Information Literacy Exercise

Today we have a guest post from Colin Brown, assistant teaching professor in the Department of Political Science at Northeastern University. He can be reached at colin [dot] brown [at] northeastern [dot] edu.

It seems safe to say that political scientists have some concerns these days about information literacy, and information literacy is likely an implicit learning outcome for many of us. This blog has provided a number of good exercises for bringing information literacy into research methods, reading academic research, and headline writing. Inspired by these examples, I attempted to include this skill in my introductory comparative politics class, where democratic (de)consolidation is a major topic. In theory, the class gives students enough background to start keeping up with events around the world—if they choose to do so.

The exercise I tried this year, now available on APSA Educate, forces them to update slightly-out-of-date readings on a country facing democratic backsliding (Poland) by finding out what’s happened there in the four or five years since they were published. Students were assigned to small groups, and each was given a different kind of source to examine during a class session. One group read newspaper articles, another examined democracy indexes, yet another searched Wikipedia, etc. Students then applied what they’d read to course concepts—has democracy gotten weaker or stronger in Poland since these were published? Students then discussed what they trusted or distrusted about each type of source, and the potential merits of each.

I had a few key goals for students:

  • Think about source material for future courses. In an intro course, students not only might be unfamiliar with how research articles work, but also may not have a lot of practice in thinking about online source credibility.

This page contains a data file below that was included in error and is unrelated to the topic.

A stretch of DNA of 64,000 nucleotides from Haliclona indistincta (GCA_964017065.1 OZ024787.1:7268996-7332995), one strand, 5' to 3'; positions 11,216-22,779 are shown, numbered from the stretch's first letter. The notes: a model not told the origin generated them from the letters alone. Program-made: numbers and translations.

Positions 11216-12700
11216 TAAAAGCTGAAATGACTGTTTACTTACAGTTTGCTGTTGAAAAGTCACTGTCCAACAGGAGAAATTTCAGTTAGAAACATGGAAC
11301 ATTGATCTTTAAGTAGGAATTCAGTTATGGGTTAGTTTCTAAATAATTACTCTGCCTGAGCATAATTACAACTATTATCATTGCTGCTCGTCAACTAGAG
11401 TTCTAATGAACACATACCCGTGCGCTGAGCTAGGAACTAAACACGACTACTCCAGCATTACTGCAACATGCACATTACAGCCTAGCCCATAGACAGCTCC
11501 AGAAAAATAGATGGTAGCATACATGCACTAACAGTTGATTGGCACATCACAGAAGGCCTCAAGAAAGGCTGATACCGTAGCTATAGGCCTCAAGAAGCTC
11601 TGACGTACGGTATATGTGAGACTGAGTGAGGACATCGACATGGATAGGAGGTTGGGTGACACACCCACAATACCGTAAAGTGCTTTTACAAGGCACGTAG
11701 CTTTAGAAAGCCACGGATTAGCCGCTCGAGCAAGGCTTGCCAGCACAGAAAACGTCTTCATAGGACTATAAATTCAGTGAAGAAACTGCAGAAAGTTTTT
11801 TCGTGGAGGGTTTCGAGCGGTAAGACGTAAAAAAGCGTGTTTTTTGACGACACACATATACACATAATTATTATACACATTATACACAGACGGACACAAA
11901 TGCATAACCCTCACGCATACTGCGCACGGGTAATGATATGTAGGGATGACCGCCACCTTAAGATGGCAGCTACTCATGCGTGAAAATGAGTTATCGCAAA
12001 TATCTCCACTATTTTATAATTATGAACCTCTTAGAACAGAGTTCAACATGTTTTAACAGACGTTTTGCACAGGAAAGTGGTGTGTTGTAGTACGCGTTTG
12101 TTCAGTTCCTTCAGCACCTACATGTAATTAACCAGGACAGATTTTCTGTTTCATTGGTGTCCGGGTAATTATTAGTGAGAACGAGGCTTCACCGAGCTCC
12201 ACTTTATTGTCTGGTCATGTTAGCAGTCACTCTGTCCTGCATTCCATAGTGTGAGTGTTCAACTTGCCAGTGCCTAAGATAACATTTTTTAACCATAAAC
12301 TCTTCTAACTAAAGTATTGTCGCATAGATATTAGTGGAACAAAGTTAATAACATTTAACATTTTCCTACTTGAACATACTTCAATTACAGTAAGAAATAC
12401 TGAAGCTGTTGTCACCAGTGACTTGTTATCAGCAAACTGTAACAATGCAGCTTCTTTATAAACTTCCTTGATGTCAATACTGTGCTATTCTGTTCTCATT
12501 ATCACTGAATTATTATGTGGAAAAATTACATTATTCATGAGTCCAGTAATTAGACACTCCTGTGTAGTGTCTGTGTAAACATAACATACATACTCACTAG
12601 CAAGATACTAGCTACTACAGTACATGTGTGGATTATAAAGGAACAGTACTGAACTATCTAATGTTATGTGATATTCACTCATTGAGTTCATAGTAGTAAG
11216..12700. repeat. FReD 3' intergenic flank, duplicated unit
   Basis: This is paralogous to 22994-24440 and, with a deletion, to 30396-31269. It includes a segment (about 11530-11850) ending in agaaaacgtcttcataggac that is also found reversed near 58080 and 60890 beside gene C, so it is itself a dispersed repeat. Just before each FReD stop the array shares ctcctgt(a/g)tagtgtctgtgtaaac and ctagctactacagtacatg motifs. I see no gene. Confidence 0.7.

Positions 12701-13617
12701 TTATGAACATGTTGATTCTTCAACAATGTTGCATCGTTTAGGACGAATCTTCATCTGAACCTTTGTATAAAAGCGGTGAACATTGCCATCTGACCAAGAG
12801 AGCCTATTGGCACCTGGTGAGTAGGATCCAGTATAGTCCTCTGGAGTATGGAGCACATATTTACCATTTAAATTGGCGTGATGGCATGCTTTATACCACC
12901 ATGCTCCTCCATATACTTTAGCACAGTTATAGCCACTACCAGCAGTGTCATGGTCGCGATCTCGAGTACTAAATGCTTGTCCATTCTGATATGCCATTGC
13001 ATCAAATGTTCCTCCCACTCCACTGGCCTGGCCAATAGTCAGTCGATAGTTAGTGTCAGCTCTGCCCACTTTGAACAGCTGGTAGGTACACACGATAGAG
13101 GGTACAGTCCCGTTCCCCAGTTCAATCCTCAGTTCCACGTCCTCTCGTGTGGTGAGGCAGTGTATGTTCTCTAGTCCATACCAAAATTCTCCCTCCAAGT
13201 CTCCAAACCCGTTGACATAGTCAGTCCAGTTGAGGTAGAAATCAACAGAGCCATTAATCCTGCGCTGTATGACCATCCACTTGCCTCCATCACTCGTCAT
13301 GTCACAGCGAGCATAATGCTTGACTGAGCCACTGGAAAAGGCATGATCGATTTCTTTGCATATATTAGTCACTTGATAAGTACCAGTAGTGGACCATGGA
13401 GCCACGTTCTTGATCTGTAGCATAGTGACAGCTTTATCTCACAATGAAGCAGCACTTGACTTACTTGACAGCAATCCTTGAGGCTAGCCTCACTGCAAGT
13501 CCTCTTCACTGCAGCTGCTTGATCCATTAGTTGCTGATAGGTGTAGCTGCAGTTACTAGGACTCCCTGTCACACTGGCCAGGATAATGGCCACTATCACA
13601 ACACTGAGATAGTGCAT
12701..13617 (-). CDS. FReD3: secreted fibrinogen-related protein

• Understand that while sources vary in credibility, there are pros and cons to using even the most credible sources. For example, the students who looked at V-Dem, Freedom House, etc., got clear, direct answers to the exercise’s questions, but they also correctly pointed out that they had to accept these organizations’ conceptualizations of democracy. And less credible sources like Wikipedia still had things to offer if used carefully.
  • Bridge the gap between classroom learning and events in the broader world and show how what they’re learning might help them understand the news.

When I ran this exercise in class this year, I budgeted only about 25 minutes for it, when it turned out to need 40 minutes or more to give students enough time to look at multiple sources in their category. We ended up using another 25 minutes the next day but dividing the exercise into two sessions probably led to more shallow searching and a less systematic attempt to make sense of sources.

When running this exercise in the future, I will think more explicitly about the balance between handholding and allowing students to practice seeking things out on their own. Last time I provided a couple of search terms, told them to keep looking outward beyond these, and to keep a record of what they searched for (which as best I could tell no group did). Next time I will probably experiment with either giving students a fully curated list of search terms, so they can observe how this affects their search results, or, conversely, I might give them even more time to “flail” about on their own before offering suggestions.

What You Think Depends On Where You Stand

Our superb librarians survey students and faculty annually. Results from this year’s survey are in. Student responses to one of the questions:

Faculty responses:

Notice that the frequencies of responses from these two groups are essentially mirror images of each other. Students are extrinsically motivated by grades, so they think in instrumental terms: I need correctly formatted citations and the specified minimum number of sources. Otherwise my grade will be negatively affected. Knowing whether a source is reputable is far less important. Faculty think the reverse: the ability to locate scholarly source material and analyze information for bias matters most.